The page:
I live in a mediterranean climate in Southwestern Oregon where average high temperatures during the peak of summer are 90 degrees, and average lows are 58. Our house is on a southwestern facing slope, and it has limited shade. Thus, it’s fully exposed to the sun, and the air conditioning system needs to work overtime during late spring, summer, and early fall to keep the house at a comfortable temperature.
At night, I have turned off the central air, opened the windows, and hoped that the cool air from outside would transfer to the inside. However, as I’ve experienced in other houses, only a few degrees of cooling occurs using this method–and I’ve had many nights with restless sleep because of a warm bedroom. This is because simply leaving the windows open does not actively cool the thermal mass of the house nor distribute cool air throughout the house. Therefore, once the sun rises, it doesn’t take long before the central air needs to be turned on again. Using the central air overnight is certainly an option to keep the house cool overnight, but the energy used to do this is significant.
I’m not the “greenest” person on the block, but I do like to be aware of and explore environmentally friendly options for most of our purchases. So I set out to learn more about ways to keep our house cool in an energy-efficient manner. First, I investigated purchasing solar panels that would power our central air, ideal because of our ample exposure to the sun. I spoke to a local resident that has solar panels, and they had very favorable reviews. However, when I did the math, it was going to be too costly of an initial investment unless we planned to live in our house for 30 years, which we don’t. Additionally, some of the tax credits associated with solar panels have gone the way of the dinosaur. The idea still intrigues me, and I hope to be able to invest in solar panels in the future. It just makes sense. The second option I explored was a whole house fan. Our neighbors told us about their whole house fan which cools their house rapidly in the evenings once temperatures drop into the 70s. They did mention that the fan, although only on for 5 or 10 minutes to cool the house off, was very loud.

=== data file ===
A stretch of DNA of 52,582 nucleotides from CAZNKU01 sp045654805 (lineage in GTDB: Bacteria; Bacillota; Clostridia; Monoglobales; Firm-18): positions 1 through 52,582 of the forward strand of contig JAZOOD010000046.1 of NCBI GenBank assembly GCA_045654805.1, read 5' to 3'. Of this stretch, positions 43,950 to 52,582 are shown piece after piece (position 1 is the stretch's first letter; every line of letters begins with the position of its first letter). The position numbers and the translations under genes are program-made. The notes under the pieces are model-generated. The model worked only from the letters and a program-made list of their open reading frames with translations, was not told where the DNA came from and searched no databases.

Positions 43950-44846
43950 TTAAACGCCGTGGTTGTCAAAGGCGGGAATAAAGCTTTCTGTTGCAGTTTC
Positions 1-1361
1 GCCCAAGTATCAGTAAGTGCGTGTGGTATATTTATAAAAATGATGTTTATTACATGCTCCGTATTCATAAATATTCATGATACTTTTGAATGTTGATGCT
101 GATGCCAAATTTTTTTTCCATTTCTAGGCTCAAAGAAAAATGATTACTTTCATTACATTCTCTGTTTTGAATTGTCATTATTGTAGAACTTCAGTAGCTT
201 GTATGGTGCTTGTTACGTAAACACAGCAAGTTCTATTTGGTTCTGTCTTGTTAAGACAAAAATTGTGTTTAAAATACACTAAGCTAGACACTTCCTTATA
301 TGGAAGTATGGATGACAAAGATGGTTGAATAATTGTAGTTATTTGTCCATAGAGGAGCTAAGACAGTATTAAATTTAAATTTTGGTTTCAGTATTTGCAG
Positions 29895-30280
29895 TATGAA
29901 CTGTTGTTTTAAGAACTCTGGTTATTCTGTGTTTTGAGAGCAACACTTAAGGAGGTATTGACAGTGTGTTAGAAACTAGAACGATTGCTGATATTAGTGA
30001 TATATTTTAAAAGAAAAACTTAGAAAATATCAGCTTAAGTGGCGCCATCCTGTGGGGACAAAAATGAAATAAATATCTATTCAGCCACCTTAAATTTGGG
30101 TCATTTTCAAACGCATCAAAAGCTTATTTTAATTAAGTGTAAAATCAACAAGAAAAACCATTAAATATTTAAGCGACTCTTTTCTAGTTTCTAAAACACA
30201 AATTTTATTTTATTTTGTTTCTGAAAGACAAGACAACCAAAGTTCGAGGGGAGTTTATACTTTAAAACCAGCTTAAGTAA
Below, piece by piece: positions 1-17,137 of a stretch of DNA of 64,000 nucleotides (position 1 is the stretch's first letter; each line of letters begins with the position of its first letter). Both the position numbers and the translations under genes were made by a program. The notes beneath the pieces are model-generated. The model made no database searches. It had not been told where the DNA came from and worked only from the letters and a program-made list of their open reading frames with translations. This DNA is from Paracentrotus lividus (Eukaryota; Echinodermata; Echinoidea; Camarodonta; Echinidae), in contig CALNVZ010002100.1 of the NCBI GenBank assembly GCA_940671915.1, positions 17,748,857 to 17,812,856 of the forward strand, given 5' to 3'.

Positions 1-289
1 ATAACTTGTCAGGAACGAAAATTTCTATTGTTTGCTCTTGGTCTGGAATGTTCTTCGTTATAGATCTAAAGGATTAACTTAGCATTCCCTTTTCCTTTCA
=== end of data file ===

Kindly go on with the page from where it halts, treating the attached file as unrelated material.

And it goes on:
So, to make a long story short, I weighed the options and decided to get a quiet, energy-efficient whole house fan installed. I had an Airscape 2.5e whole house fan installed in my 2000 square foot house. I talked to a few people who had these specific energy-efficient fans installed to get a decent idea that they would do the job. The concept behind these newer fans is that the user leaves them on all night, allowing the structure of the house, or thermal mass, to cool off sufficiently to maintain cool temperatures during the next day. I’ve added a post of pros and cons to the fan now that I’ve used it for a couple months. Overall, the investment was not exorbitant, I’m very pleased with the fan’s performance, and I know it’s using significantly less energy than if I just used our central air. This results in cost savings, and since energy prices will likely not be going down anytime soon, the money I save should increase year to year.
In addition to the whole house fan, I had a solar attic fan installed, which works primarily during the day to cool off the attic space, thus keeping the hottest air away from the adjacent living spaces. It uses no electricity, was recommended highly by a neighbor, and it has performed well to our knowledge.